You could also listen to a podcast, play some soothing music, or watch a little light entertainment on a laptop propped up on a suitable surface. (While you should limit screen time as you near your bedtime, let’s be honest – a little Netflix a couple of hours before sleep can be just the escapism you need).
How can I up the ante?
While you’re already submerged, a bath makes for the perfect time to indulge in a little self-care, the kind of stuff you don’t have time for in your quick-smart morning shower.
Use a pre-made scrub with salt, sugar or coffee, which aren’t as abrasive or damaging to the environment as microbeads, or a loofah to slough off your limbs, and make sure to lock in all that moisture with a body lotion once you’re out of the tub and dried off.
Since baths are often used to relax before bed, take your make-up off before getting in, and use the time to apply a face mask. You’ve got plenty of time to let it sink in, and you can wash it off in the bath instead of having to splash around blindly in the sink.
How long should you spend in the bath?
Although it’s tempting to while away hours in the tub, if you take regular baths, you should limit the amount of time you spend in them.
Dr Jeffrey Fromowitz, a US dermatologist, says a “prolonged immersion in water supersaturates the skin and can lead to skin breakdown”. Fromowitz told news website Digg that wrinkled toes and fingers are actually a sign of vesicles, bubbles that have water trapped between two layers of skin – the epidermis and the dermis. If you were to take prolonged baths on a daily basis, you’d be opening yourself up to an increased risk of infection.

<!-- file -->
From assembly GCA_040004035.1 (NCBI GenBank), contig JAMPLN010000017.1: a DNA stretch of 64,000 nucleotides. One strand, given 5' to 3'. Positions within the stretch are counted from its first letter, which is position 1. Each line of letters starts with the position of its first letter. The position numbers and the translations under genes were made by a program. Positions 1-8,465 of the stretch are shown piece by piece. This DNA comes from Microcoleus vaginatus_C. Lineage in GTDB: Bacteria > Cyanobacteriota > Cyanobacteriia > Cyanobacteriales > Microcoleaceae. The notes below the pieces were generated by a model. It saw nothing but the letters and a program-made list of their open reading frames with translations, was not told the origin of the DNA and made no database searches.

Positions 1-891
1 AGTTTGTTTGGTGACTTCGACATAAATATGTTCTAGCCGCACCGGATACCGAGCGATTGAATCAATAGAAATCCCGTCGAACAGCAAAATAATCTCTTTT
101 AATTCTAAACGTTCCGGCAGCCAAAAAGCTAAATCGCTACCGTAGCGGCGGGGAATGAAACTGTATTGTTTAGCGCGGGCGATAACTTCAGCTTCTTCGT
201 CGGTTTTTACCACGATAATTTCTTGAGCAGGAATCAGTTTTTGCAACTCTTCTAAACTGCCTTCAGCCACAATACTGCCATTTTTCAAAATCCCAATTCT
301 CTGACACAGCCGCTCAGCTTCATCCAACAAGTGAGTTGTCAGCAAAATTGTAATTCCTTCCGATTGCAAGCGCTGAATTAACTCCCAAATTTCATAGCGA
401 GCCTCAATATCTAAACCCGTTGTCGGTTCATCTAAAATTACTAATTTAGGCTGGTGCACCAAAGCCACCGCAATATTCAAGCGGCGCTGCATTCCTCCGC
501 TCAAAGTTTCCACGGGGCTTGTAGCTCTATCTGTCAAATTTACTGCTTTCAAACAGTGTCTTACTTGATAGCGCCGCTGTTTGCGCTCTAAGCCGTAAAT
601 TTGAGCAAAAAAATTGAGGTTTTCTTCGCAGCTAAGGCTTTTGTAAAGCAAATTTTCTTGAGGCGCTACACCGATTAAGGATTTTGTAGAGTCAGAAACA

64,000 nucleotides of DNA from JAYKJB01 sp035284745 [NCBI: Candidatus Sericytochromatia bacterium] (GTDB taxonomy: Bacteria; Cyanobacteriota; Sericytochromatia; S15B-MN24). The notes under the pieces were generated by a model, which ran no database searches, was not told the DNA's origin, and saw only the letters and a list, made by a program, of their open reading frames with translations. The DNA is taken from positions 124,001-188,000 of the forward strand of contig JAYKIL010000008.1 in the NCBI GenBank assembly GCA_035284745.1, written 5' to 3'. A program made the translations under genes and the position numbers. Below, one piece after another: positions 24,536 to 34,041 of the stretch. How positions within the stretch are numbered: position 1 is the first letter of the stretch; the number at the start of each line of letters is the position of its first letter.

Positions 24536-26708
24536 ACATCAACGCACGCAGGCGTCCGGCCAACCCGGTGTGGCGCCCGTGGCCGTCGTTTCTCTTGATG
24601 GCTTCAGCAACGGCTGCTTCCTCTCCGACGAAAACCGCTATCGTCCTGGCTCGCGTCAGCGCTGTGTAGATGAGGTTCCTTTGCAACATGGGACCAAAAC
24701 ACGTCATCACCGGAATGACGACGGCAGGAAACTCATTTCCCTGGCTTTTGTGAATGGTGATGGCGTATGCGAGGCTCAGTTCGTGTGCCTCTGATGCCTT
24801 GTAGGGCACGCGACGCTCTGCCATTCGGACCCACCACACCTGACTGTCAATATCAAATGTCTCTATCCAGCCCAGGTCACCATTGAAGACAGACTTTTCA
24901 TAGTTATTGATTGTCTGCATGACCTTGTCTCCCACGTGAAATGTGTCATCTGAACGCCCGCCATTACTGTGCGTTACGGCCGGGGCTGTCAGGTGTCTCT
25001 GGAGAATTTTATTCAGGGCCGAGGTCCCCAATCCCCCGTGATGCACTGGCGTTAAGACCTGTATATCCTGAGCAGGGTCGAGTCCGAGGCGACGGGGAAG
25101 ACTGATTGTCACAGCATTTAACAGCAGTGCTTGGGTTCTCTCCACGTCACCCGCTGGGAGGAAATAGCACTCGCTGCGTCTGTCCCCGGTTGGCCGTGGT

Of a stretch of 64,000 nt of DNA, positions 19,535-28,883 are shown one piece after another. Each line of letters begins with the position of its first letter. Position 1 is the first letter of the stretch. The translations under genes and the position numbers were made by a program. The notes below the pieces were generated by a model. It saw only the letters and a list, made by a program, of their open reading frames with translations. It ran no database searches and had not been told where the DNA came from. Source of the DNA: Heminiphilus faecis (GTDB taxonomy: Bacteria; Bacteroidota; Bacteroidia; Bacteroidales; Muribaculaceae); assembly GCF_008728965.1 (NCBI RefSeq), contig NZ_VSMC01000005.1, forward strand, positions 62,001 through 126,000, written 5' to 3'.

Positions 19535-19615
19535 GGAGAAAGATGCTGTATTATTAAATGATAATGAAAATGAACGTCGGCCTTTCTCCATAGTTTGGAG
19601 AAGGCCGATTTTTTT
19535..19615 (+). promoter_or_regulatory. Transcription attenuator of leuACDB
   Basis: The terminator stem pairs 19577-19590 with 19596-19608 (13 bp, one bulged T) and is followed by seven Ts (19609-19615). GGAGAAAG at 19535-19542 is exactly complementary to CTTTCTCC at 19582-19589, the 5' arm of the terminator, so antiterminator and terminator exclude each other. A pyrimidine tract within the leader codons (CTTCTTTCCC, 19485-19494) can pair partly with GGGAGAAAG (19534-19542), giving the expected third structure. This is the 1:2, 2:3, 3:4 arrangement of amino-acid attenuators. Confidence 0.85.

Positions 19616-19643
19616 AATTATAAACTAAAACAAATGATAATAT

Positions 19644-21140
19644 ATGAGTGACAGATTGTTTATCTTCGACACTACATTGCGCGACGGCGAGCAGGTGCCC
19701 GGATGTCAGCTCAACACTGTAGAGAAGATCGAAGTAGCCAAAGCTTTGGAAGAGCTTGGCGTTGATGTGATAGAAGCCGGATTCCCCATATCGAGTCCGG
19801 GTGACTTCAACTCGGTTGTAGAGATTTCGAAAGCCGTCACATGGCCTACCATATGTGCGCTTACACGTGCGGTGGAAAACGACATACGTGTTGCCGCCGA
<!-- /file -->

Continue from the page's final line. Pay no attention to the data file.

You should bathe for up to 20 minutes, says Kiyono.
What else do you need?
Take a glass of water or a refreshing drink into the bathroom to have on hand; a warm bath can sometimes make you sweat, so try not to become dehydrated.
Consider buying a neck pillow that attaches on to your tub with suction cups, so you can lie back on the bath’s edge without adding tension and pressure to the base of your head.
Many find dimming the lights, or lighting a few candles, particularly soothing – just make sure you don’t have an open flame near any furniture or textiles that could catch fire, and don’t leave candles unattended.